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Role of dorsal root ganglion glutaminase in nociception - A novel therapeutic target for inflammatory pain

Hoffman, Ernest Matthew
Scope and Method of Study: The purpose of this study was to examine the distribution of the enzyme glutaminase in rat dorsal root ganglion and determine its potential as a target for analgesic development. The study used a combination of behavioral analysis and quantitative microscopy to investigate the distribution of glutaminase in the rat dorsal root ganglion, expression of glutaminase during inflammation, expression of glutaminase under conditions of nerve growth factor depletion, and effect of glutaminase inhibition on inflammation induced Fos expression in spinal cord.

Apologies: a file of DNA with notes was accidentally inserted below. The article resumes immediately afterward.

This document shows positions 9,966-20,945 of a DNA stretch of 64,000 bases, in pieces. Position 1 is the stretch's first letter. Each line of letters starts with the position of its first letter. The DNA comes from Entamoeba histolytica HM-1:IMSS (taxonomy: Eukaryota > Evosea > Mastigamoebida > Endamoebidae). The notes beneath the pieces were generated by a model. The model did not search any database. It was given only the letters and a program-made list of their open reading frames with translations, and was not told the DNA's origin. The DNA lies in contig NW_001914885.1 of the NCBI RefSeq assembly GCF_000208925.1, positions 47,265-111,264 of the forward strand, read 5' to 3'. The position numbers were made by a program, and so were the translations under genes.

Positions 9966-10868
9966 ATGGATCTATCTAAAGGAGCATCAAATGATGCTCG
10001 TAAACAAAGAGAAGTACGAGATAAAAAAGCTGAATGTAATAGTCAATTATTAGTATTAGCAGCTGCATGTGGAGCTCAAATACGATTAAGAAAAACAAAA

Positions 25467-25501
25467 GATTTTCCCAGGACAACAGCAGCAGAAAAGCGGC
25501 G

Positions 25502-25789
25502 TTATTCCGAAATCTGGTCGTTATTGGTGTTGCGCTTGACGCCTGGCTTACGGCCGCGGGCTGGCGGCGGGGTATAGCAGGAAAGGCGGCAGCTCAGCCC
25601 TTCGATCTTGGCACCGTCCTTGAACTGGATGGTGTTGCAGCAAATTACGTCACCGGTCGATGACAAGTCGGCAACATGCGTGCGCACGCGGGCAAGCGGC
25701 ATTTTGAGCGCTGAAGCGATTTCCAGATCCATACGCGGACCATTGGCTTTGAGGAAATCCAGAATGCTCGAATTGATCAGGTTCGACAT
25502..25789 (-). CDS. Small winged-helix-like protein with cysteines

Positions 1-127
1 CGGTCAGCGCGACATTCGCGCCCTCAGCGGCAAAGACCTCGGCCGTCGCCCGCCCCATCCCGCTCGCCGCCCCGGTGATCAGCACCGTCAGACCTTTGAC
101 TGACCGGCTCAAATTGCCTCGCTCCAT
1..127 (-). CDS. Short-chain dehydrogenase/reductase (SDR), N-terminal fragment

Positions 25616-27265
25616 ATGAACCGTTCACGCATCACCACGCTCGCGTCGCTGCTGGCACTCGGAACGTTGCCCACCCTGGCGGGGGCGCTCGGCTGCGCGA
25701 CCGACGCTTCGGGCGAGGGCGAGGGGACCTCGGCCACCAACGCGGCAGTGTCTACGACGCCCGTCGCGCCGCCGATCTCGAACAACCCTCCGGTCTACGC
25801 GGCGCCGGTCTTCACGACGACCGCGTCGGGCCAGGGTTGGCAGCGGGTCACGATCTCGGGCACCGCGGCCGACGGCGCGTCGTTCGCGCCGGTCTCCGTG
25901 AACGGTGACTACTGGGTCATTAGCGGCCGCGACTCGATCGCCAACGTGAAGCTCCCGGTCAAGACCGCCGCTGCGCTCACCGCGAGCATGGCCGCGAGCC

Findings and Conclusions: Glutaminase was found to be distributed ubiquitously in rat dorsal root ganglion neurons. Past discrepancies on its distribution were attributed to tissue fixation methods, and optimization of tissue fixation proved useful in properly identifying distributions of other proteins in the dorsal root ganglion. Glutaminase expression in dorsal root ganglion neurons was increased after four days of hind paw inflammation and remained elevated after eight days in small diameter neurons. Autoimmunization with nerve growth factor was effective at depleting nerve growth factor levels and causing hypoalgesia as had been reported previously. Deprivation of nerve growth factor did not alter basal expression of glutaminase in dorsal root ganglion neurons, but it did decrease expression the voltage-gated sodium channel Nav1.8 in small isolectin B4 negative neurons. Lastly, peripheral inhibition of glutaminase during carrageenan induced inflammation decreased spinal cord Fos expression, which is typically an indicator of nociceptive activity at the spinal level. Clarification of glutaminase distribution, understanding its basal regulation and in response to inflammation, and demonstrating the effectiveness of its inhibition at decreasing activity in pain pathways gave support for nomination of glutaminase as a novel therapeutic target for inflammatory pain.